What I really appreciated was how the reader is instantly plunged into the story – its like you hit the ground running and there’s hardly ever a dip in the pace henceforth. The background is revealed as the story progresses and makes enough context to understand the motivations of the various characters, but also reveals hidden aspects gradually, so that the true nature of a character comes as a bit of a surprise.

Liam Hearn’s language and writing style has that Japanese “feel” – the dialogue is very restrained and to the point, in some parts poetic. It makes for simple reading – not complicated or weighed down by complex or elaborate text.

I would recommend this book to anyone who is looking for something light but not meaningless and with enough emotion and depth to continue reading the series. Ultimately, it’s a story about love, loyalty, power, politics, illusion and revenge – and with that combination, you can’t go wrong.

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Book Review – Behind Closed Doors by BA Paris


Behind Closed DoorsBehind Closed Doors by B.A. Paris

My rating: 3 of 5 stars

The danger with reading something that comes with such high praise is that you set yourself up for disappointment.

Crime fiction / psychological thrillers are my antidote, my cure for a reading slump, something that consumes my mind in the most deliciously twisted way, that I come out of satisfied and happy – marveling at the author’s ingenuity, intelligence or creativity; their timing; their ability to bring out the worst in human nature in the most believable way.

Probably, for many readers, this book delivered that. But for me, even though I was hooked to see what happened next, a large chunk of the story got very tiresome and there were many moments of impatience where I just wanted them to get on with it. The story tries hard but lacks depth. The villain is portrayed far too evil to be believable.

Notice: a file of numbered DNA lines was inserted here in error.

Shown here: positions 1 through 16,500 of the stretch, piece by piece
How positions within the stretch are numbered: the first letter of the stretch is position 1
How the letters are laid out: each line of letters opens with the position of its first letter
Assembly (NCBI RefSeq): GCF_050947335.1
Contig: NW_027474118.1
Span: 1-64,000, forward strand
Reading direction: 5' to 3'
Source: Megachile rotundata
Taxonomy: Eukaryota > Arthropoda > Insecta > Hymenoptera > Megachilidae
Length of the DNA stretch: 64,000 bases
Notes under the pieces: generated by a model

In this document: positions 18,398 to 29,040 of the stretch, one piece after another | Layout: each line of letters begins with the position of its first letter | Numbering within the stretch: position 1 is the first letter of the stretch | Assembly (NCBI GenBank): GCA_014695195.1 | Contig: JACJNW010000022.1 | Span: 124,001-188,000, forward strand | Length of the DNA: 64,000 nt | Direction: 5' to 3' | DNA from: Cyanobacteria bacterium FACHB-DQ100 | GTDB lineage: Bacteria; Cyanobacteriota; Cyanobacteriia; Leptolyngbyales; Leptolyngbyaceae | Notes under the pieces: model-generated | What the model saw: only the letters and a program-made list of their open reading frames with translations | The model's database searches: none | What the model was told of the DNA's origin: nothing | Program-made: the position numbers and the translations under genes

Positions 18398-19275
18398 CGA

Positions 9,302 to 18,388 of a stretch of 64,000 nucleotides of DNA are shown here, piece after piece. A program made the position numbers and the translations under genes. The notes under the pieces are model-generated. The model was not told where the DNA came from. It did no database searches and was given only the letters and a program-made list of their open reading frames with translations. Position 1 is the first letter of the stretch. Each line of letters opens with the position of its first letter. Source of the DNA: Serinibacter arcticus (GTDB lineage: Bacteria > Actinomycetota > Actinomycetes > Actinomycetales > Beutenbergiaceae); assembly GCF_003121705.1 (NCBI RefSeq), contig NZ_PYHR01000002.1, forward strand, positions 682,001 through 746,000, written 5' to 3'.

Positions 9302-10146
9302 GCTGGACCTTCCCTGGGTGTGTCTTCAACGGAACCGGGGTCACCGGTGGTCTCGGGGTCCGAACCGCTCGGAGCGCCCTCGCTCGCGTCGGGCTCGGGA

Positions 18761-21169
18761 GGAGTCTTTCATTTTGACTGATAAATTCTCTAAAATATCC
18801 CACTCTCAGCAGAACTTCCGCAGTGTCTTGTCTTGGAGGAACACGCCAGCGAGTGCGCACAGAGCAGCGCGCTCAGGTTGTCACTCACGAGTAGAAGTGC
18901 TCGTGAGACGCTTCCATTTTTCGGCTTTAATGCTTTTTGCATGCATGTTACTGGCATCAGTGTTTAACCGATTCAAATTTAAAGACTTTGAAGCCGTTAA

So even though I found myself reading it in every free minute I had, I also wanted to get done with it a.s.a.p. to be able to move on to something more meaningful – so its been a bit confusing to understand whether I liked it or not.

I can however say for sure that I did not “enjoy” it. I did not come away with a feeling of being on a roller coaster ride that was over too soon, or with an overwhelming feeling to make my friends read it 🙂

I think I’ve been #muchtoocritical on this one. But it is how it is.

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Book Review: Unraveling Oliver / Lying in Wait – Liz Nugent


Unravelling OliverUnravelling Oliver by Liz Nugent

My rating: 5 of 5 stars

I can’t remember where I read about Liz Nugent’s novels, but I don’t think it was on any of the popular / conventional thriller lists. So I am very glad I came across them.

I read both her books, “Lying in Wait” and “Unraveling Oliver” back to back and this is almost like a joint review of them. Both books base their stories on a foundation of human depravity and auto-centric conniving characters. I like that every chapter is narrated by a character, moving the story forward, revealing differing perspectives and conclusions on the same event. This is especially interesting when one of the characters fails to understand / discover the depths of another character’s deceit or duplicity.